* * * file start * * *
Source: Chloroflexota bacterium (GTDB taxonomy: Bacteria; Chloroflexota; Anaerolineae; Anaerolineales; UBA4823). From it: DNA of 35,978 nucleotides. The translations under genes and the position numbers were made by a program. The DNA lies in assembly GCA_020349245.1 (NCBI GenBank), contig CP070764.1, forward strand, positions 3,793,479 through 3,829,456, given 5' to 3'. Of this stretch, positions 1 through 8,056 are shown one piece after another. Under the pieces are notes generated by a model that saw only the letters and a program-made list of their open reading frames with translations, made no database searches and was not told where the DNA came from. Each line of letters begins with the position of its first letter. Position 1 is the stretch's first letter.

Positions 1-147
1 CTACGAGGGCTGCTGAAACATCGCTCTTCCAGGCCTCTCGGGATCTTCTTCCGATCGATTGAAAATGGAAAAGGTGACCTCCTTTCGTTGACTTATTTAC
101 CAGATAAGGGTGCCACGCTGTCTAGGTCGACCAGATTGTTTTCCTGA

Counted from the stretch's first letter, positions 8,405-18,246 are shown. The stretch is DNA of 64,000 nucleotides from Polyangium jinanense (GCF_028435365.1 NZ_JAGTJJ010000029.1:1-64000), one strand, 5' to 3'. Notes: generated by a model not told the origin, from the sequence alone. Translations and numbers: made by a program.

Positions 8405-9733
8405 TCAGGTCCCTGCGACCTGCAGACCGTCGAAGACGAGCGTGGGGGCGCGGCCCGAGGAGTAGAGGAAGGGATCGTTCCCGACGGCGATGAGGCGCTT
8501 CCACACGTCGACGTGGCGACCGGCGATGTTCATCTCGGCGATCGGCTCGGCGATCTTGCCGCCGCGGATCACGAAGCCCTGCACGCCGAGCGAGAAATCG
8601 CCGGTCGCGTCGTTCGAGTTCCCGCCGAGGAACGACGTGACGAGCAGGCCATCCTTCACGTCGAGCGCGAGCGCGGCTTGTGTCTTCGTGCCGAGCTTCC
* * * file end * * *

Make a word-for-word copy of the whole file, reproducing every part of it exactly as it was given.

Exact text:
Source: Chloroflexota bacterium (GTDB taxonomy: Bacteria; Chloroflexota; Anaerolineae; Anaerolineales; UBA4823). From it: DNA of 35,978 nucleotides. The translations under genes and the position numbers were made by a program. The DNA lies in assembly GCA_020349245.1 (NCBI GenBank), contig CP070764.1, forward strand, positions 3,793,479 through 3,829,456, given 5' to 3'. Of this stretch, positions 1 through 8,056 are shown one piece after another. Under the pieces are notes generated by a model that saw only the letters and a program-made list of their open reading frames with translations, made no database searches and was not told where the DNA came from. Each line of letters begins with the position of its first letter. Position 1 is the stretch's first letter.

Positions 1-147
1 CTACGAGGGCTGCTGAAACATCGCTCTTCCAGGCCTCTCGGGATCTTCTTCCGATCGATTGAAAATGGAAAAGGTGACCTCCTTTCGTTGACTTATTTAC
101 CAGATAAGGGTGCCACGCTGTCTAGGTCGACCAGATTGTTTTCCTGA

Counted from the stretch's first letter, positions 8,405-18,246 are shown. The stretch is DNA of 64,000 nucleotides from Polyangium jinanense (GCF_028435365.1 NZ_JAGTJJ010000029.1:1-64000), one strand, 5' to 3'. Notes: generated by a model not told the origin, from the sequence alone. Translations and numbers: made by a program.

Positions 8405-9733
8405 TCAGGTCCCTGCGACCTGCAGACCGTCGAAGACGAGCGTGGGGGCGCGGCCCGAGGAGTAGAGGAAGGGATCGTTCCCGACGGCGATGAGGCGCTT
8501 CCACACGTCGACGTGGCGACCGGCGATGTTCATCTCGGCGATCGGCTCGGCGATCTTGCCGCCGCGGATCACGAAGCCCTGCACGCCGAGCGAGAAATCG
8601 CCGGTCGCGTCGTTCGAGTTCCCGCCGAGGAACGACGTGACGAGCAGGCCATCCTTCACGTCGAGCGCGAGCGCGGCTTGTGTCTTCGTGCCGAGCTTCC